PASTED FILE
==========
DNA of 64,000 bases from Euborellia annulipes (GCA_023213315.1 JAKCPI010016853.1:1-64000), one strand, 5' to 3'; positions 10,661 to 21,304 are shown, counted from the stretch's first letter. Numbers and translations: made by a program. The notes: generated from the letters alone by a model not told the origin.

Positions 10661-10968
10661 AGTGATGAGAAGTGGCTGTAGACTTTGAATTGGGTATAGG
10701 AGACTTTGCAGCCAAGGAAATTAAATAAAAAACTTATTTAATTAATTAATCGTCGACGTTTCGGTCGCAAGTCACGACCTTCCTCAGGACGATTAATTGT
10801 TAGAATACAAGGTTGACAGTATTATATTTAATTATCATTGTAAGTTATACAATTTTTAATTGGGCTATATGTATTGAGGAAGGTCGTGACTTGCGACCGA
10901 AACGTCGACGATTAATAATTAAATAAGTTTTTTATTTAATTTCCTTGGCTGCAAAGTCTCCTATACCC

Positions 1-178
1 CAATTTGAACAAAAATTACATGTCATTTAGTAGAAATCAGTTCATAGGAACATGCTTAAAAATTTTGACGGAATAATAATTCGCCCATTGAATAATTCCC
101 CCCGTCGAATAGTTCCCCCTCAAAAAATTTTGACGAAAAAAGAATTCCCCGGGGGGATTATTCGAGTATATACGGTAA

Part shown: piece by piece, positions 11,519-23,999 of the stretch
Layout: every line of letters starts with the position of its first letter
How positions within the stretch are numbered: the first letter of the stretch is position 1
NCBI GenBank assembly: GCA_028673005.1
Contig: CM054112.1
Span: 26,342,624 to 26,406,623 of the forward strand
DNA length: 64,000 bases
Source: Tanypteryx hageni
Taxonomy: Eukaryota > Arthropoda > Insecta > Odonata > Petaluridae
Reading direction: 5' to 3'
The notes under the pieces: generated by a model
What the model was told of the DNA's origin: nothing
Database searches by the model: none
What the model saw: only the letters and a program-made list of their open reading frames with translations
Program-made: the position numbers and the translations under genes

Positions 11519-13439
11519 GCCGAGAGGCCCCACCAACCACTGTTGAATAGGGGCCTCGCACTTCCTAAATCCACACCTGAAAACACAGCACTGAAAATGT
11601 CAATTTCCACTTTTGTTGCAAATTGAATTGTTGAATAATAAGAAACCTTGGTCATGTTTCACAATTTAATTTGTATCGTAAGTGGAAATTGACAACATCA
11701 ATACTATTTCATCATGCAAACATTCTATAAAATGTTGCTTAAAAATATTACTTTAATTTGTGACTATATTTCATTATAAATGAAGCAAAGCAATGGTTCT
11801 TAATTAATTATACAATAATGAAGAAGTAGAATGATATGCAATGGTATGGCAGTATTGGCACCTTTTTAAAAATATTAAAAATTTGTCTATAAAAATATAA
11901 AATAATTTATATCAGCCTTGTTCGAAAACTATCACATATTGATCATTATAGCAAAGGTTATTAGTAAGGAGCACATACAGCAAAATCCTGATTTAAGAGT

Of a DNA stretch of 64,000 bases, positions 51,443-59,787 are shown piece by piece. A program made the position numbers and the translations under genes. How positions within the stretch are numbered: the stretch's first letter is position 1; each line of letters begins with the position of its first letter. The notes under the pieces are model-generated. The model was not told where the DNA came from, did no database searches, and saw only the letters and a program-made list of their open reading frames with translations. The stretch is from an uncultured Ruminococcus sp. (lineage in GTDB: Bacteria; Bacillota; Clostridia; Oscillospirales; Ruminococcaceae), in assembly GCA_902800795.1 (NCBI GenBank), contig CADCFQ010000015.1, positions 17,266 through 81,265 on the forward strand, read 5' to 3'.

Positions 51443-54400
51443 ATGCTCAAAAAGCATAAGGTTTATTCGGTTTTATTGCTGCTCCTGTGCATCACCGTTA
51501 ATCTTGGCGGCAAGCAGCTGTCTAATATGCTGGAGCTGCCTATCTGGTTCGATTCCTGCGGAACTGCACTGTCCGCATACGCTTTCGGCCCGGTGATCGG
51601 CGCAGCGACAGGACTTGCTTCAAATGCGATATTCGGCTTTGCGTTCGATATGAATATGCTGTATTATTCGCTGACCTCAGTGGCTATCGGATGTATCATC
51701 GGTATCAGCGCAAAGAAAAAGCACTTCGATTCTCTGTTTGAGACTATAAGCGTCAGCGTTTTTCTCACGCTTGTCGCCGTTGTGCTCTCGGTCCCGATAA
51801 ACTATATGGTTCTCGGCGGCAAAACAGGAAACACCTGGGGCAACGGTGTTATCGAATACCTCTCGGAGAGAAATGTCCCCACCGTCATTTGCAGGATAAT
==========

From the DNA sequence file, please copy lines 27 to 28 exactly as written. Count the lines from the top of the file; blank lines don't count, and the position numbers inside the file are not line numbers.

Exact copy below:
11601 CAATTTCCACTTTTGTTGCAAATTGAATTGTTGAATAATAAGAAACCTTGGTCATGTTTCACAATTTAATTTGTATCGTAAGTGGAAATTGACAACATCA
11701 ATACTATTTCATCATGCAAACATTCTATAAAATGTTGCTTAAAAATATTACTTTAATTTGTGACTATATTTCATTATAAATGAAGCAAAGCAATGGTTCT